Multiple Myeloma and Mental Health

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I shouldn’t have to write this, but that doesn’t mean I don’t need to write it. Multiple myeloma is hard. Cancer is hard. Being sick is hard. Recovering is hard. Not being able to do what you used to is hard. It is so hard that it is actually more likely than not that myeloma patients will need some form of mental health. There is absolutely no shame in that. And no matter what you do, do not listen to someone without cancer tell you had you should feel, or for how long you should feel it.

Multiple Myeloma and Depression

When you have two things at the same time, doctors call them comorbidities. Depression and cancer go together like peanut butter and jelly, only not in a good way. Think about it. Why would an oncology practice have a counselor on staff if mental health issues were not common in cancer patients? If you can’t figure it out, ask to speak to the counselor. They can help you.

Depression may be temporary. Depression may be long-lasting or permanent. Depression may be easy to handle just by talking with the counselor every oncology practice has on staff. Depression may take medication to treat. Do not be afraid to take medication. There are no medals for taking less medication. Depression meds do not change who you are. They are not “happy pills.” You don’t get a gold star for “being tough” and making it on your own.

Cancer and Suicide

Alright look. If you are here and thinking about suicide, don’t. Talk to someone. Talk to the annoying counselor. Talk to your spouse, your kids, your parents, your friends, the nurse who takes your blood samples. Talk to anyone. Do not do it.

You can dial 988 if you need to talk. It’s technically a suicide hotline, but they won’t hang up on you if you aren’t holding a razor blade, or anything like that. A lot of states also have suicide hotlines. The State of Colorado has this whole web page full of resources.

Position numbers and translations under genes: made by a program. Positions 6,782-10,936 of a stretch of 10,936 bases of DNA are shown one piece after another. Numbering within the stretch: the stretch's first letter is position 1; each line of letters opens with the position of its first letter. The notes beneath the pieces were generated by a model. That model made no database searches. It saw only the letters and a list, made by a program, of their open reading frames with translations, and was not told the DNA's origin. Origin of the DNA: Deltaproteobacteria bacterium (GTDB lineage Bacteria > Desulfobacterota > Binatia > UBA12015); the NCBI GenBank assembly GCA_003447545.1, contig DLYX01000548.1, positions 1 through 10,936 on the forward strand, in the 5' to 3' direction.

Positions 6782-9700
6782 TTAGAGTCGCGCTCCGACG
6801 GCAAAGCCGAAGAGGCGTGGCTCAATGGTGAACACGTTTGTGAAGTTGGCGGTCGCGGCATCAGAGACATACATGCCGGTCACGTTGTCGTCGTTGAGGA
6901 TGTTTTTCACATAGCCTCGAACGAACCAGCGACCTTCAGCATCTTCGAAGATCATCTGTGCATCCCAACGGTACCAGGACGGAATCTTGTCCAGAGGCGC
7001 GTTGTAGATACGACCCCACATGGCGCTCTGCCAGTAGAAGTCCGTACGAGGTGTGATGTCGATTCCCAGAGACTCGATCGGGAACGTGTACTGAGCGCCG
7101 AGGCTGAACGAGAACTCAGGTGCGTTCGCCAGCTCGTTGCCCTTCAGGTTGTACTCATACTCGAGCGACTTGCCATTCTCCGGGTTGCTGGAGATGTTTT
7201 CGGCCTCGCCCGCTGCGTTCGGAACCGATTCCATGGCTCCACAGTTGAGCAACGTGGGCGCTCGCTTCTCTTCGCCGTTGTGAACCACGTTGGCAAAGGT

Why am I doing this?

Myeloma High Rate of Suicide

According to this study, there is a 3.5 times likeliness of someone with multiple myeloma committing suicide. We don’t want to lose you. Our little myeloma team needs everyone. We don’t want you on our team, but once you are here, we want you to stay on our team. If you go through with it, you transfer to Team Dead. That team sucks.

Look, I’m not a doctor, but I know what having myeloma is like. I know it can seem pretty hopeless, and I know the pain and fatigue can drain your will to do anything. But when you first found out you had cancer, you had a moment. It might have been a brief moment or a long moment, but you thought about something. You thought about something you wanted to do, or something you would miss out on. But you are here now, and that thing? That thing is probably still here too. Think about that thing. Think about doing that thing. What you wanted when you found out is waiting for you.

If that doesn’t work, the most morbid thing I have heard is to think about who will find your body. Who will find your dead body? How will finding your dead body affect their life? You should stay alive for you, but if that doesn’t work, stay alive to avoid traumatizing your spouse, your kids, or your friends.

Mental Health Insurance Coverage

It turns out that a lot of health care plans cover various mental health treatments including counseling appointments, medications, and other therapies. And, since those of us on Team Myeloma have no trouble getting the ball over the out-of-pocket-maximum line, your visits might be free, or at least much cheaper. I think most of the Obamacare plans have at least some coverages for mental health.

About the Author

Brian Nelson – Brian is a multiple myeloma survivor. While currently MRD-, members of Team Myeloma know that there is no cure for myeloma yet, even if there are plenty of exciting new treatments. Brian is not a doctor. He doesn’t even play one on TV, and he hasn’t stayed in a Holiday Inn Express for a long time. Talk to your oncologist or other health care professionals about any health care concerns you may have.

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